Narni is another walled town on a hill. A lovely little town, it is famous, if at all, as the location of an inquisition court where trials were held from about 1600 to 1880 A.D. Only fairly recently have the court and the adjacent cell been discovered. It sits immediately below a small church were, presumably the messages of Christ were preached from the pulpit. Below, the court and adjacent cell, where prisoners were held, are small, dark and completely under ground. They appear to have been intentionally hidden. Our guidebook advised us that records concerning this court were found in the Vatican archives sometime after 1970. The instruments of torture depicted in drawings at the site were cruel and barbaric, capable of inflicting horrible pain and humiliation on alleged heretics within a few feet of where others worshipped a loving God. What would St. Francis say?

On Wednesday we traveled to Montefalco, with architecture reminiscent of Latin America, and then to Bevsagna. Interesting towns, the first devoted to wines and linens. Lovely but we declined to buy.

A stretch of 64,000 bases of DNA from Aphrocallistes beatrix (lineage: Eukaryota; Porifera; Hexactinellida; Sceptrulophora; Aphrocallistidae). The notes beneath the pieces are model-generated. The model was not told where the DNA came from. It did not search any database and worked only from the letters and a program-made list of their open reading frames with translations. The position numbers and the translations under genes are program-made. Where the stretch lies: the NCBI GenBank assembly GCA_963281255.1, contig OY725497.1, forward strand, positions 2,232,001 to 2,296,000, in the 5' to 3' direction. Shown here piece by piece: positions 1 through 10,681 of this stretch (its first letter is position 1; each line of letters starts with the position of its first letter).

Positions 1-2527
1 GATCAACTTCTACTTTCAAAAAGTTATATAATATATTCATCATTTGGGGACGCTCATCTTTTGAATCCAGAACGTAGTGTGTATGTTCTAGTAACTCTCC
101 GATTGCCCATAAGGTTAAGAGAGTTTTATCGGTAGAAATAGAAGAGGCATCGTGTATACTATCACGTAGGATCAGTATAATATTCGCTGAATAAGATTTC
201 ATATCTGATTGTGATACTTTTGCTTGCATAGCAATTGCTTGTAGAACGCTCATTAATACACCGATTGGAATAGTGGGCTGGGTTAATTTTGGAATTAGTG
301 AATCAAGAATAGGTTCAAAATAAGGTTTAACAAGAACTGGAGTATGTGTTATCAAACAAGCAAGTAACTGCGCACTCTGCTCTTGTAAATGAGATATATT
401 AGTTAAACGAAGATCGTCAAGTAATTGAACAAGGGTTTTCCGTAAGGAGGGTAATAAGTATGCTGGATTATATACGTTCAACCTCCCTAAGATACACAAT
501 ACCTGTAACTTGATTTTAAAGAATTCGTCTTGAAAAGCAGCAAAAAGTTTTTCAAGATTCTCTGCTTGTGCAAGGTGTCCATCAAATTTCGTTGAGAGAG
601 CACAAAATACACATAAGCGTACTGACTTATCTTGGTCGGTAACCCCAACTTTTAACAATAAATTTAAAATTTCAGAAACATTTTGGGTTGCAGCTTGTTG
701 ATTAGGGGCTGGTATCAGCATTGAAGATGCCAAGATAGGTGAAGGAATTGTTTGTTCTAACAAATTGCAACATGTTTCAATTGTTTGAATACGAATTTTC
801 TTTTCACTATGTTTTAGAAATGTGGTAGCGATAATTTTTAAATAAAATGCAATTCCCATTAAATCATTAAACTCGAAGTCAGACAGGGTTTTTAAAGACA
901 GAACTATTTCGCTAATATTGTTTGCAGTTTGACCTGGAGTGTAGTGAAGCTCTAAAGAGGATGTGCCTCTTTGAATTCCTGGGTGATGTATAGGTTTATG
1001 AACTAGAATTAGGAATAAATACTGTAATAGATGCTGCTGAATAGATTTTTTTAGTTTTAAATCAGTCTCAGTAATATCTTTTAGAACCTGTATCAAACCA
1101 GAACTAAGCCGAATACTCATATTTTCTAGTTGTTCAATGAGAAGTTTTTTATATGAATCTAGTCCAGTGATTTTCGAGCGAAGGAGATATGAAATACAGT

There must be dozens of similar walled cities in Umbria, I have mentioned only a few. While it was a wonderful adventure, we were ready to return to K.C. Of course, we both knew that we will become restless to visit more beautiful and amazing places.  But without question if someone asks about my favorite vacations, I will tell them about Umbria.

How We Spent Our Summer Vacation–Le Mandorelle

How We Spent our Summer Vacation–Le Mandorelle

A week of our trip to Italy was spent with friends.  Together we rented a lovely country home and adjoining guesthouse outside of Monticello, Italy. The route included driving the steep and winding road through Monticello. We were warned to shift into first gear when we saw the Monticello city limit sign. We were glad we listened to the warning. Monticello is as dramatic as it is small.  We no sooner entered the small town than we were leaving it.  Our destination, Le Mandorelle, more than justified the challenge to reach it.  Its owners are former residents of Kansas City. The property is 12 acres and includes a residence with 3 large bedrooms bathroom suites, a guest cottage with two bedrooms, and two baths, 3 dining areas and a large patio area.